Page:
On Friday, the Department of Justice (DOJ) released the affidavit supporting the FBI’s warrant application to raid former President Donald Trump’s Florida residence.
Nearly the entire 38-page affidavit released was redacted, with few lines offering insight into the FBI’s unprecedented raid of a former president. The document outlining the justifications to redact the redactions was itself also nearly entirely redacted.
The few sentences made public in the affidavit, however, show the FBI was motivated to comb through Trump’s 128-room living quarters because of a CBS News article that a truck was present at Mar-a-Lago in the final days of his presidency.
“Boxes Containing Documents Were Transported from the White House to Mar-a-Lago,” read a subject head. “According to a CBS Miami article titled ‘Moving Trucks Spotted At Mar-a-Lago,’ published Monday, January 18, 2021, at least two moving trucks were observed at the PREMISES on January 18, 2021.”
The affidavit also showcased the raid as a dramatic escalation of federal law enforcement targeting political opponents driven by a disgruntled employee at the National Archives.
The search, ultimately culminating in the confiscation of 15 boxes from Mar-a-Lago, was demanded by the National Archives and Records Administration (NARA) to reclaim presidential documents under government possession.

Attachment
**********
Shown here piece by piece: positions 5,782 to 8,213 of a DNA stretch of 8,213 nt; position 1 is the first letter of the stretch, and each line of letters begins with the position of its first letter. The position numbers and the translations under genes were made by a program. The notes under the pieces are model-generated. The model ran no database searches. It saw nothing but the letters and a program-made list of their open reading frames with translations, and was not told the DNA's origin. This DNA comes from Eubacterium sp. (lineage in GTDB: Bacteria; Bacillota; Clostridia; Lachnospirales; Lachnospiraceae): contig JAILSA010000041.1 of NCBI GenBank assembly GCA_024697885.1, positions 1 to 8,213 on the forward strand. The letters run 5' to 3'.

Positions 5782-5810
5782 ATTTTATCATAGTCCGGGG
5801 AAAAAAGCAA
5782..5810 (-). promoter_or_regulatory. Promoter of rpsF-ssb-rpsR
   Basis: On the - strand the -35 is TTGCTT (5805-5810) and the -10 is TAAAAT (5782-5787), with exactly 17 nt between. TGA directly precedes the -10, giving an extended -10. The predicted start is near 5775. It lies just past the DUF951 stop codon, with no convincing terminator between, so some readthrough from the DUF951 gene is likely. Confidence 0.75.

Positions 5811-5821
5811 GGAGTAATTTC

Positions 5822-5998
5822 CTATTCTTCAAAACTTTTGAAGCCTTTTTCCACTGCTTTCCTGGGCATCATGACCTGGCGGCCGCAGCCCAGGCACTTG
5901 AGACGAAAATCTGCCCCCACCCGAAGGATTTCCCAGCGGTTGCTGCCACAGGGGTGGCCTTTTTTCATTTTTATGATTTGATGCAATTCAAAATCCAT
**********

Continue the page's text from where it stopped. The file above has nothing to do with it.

The NARA referral stated that according to NARA’s White House Liason Division Director, a preliminary review of the FIFTEEN BOXES indicated that they contained ‘newspapers, magazines, printed news articles, photos, miscellaneous print-outs, notes, presidential correspondence, personal and post-presidential records, and ‘a lot of classified records.’
Following criticism of the raid earlier this month, Attorney General Merrick Garland held a press conference where the nation’s chief law enforcement official admitted to personally signing off on the raid of the president whose inauguration nullified Garland’s Supreme Court nomination in 2017.
“First, I personally approved the decision to seek a search warrant in this matter,” Garland said, adding that the warrant was “narrowly scope[d].”
“The department does not take such a decision lightly. Where possible, it is standard practice to seek less intrusive means as an alternative to a search, and to narrowly scope any search that is undertaken,” Garland added.
Examination of the search warrant, however, shows the roughly 30 plainclothes agents were granted authority to seize any and all documents Trump came in contact with as president.
Tristan Justice is the western correspondent for The Federalist. He has also written for The Washington Examiner and The Daily Signal. His work has also been featured in Real Clear Politics and Fox News. Tristan graduated from George Washington University where he majored in political science and minored in journalism. Follow him on Twitter at @JusticeTristan or contact him at Tristan@thefederalist.com.